Tuesday, February 28, 2006

Key to the DaVinci Code

The case against Dan Brown and The Da Vinci Code, brought by Richard Leigh and Michael Baigent, has gone to trial in London. Leigh and Baigent cowrote a book called Holy Blood, Holy Grail, published in 1982, which they say Dan Brown stole from to write his bestselling book.

Whether or not their case has merit is for the courts to decide. But I do have an opinion about The Da Vinci Code. I've read both books. I read Holy Blood, Holy Grail first. Which in large part explains my extreme dislike for The Da Vinci Code.

Nearly every plot twist and informational cliffhanger that has made The Da Vinci Code such a thrilling book to read for so many was for me a source of frustration and anger, as I already knew what was going to happen and what was yet to be revealed, because I had already read Holy Blood, Holy Grail.

I don't know whether it can be legally be proven that Dan Brown stole from Baigent and Leigh, but for all practical purposes, he did. He wrote a fictional story based on their quasi-historical research.

And as much as I disliked The Da Vinci Code, fictional stories based on another person's historical research is how historical fiction gets written. Without it, there would be no Autobiography of Mrs. Jane Pittman, no Amadeus, no Name of the Rose, no Braveheart. Writers of historical fiction depend on the work of historians to be able to tell their stories.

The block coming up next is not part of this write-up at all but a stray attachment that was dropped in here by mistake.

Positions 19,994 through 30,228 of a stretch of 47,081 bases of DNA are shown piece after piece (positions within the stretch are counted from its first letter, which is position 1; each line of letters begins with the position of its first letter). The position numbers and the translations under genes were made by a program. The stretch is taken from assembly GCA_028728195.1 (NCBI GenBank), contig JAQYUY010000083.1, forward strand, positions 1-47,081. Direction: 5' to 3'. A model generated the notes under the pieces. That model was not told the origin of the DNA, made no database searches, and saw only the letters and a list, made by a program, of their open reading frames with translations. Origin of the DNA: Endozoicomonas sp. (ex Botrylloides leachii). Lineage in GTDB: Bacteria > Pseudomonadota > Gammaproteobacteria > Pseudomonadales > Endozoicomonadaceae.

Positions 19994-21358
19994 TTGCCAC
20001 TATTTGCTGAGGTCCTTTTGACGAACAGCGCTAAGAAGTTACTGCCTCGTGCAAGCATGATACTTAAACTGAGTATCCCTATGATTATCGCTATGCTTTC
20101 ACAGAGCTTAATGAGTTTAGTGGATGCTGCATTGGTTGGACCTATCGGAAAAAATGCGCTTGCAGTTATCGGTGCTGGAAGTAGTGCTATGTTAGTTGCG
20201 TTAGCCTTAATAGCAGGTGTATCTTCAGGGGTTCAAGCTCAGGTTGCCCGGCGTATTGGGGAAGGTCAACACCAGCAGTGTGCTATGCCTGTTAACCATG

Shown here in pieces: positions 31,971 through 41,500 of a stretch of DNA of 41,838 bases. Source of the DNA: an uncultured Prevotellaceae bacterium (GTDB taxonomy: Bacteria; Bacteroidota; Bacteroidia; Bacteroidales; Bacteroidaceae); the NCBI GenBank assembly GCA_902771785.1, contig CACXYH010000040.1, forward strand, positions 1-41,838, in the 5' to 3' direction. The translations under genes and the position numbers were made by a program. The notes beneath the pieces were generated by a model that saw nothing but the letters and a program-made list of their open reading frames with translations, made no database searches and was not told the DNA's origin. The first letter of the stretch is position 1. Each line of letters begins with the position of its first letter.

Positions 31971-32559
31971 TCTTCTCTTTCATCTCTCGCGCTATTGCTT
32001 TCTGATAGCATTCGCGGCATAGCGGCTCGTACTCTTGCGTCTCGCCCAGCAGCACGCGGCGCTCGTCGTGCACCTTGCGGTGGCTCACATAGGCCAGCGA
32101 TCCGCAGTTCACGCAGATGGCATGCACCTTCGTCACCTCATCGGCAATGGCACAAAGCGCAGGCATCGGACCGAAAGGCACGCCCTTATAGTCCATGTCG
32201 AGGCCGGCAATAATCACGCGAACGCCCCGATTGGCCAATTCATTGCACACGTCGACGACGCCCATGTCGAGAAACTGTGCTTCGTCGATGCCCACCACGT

My story, "Long Pilgrimage Home" (published in Paradox magazine), would have been impossible without a variety of history books, including a wonderful book on Templar history called Dungeon, Fire and Sword by John J. Robinson. My interest in the Templars was kindled by... you guessed it - Holy Blood, Holy Grail.

I dislike the popularity of The Da Vinci Code. I think Holy Blood, Holy Grail is a better book by far - they tell a more interesting story without all the asinine cliffhangers and three page chapters and two-dimensional caricatures. I think Dan Brown went too far in his borrowing of their research. His book is lazy and uninspired and written by template and filled with literary cheats and cheap tricks. And it's selling millions of copies, so go figure.

But I can't agree with this lawsuit. It's wrong. Baigent and Leigh should get over it and be happy with all the extra copies of their books that would never have sold were it not for the popularity of The Da Vinci Code.


polijn said...

You know, if the guy had slapped a bibliography or even a suggested reading in the back that mentioned he used Baigent & Leigh's book as a source for his research, he probably wouldn't be having this problem. I know fiction works don't require a works cited page, but one would think it common courtesy to mention, even in passing, those sources and people who helped greatly in your research. . .

Jeff said...

Actually, HBHG is mentioned in the DVC, about halfway through, if I remember correctly.

But an acknowledgment page would probably have been more appropriate, something along the lines of "this novel would not have been possible with the research of the following people and their excellent books..."

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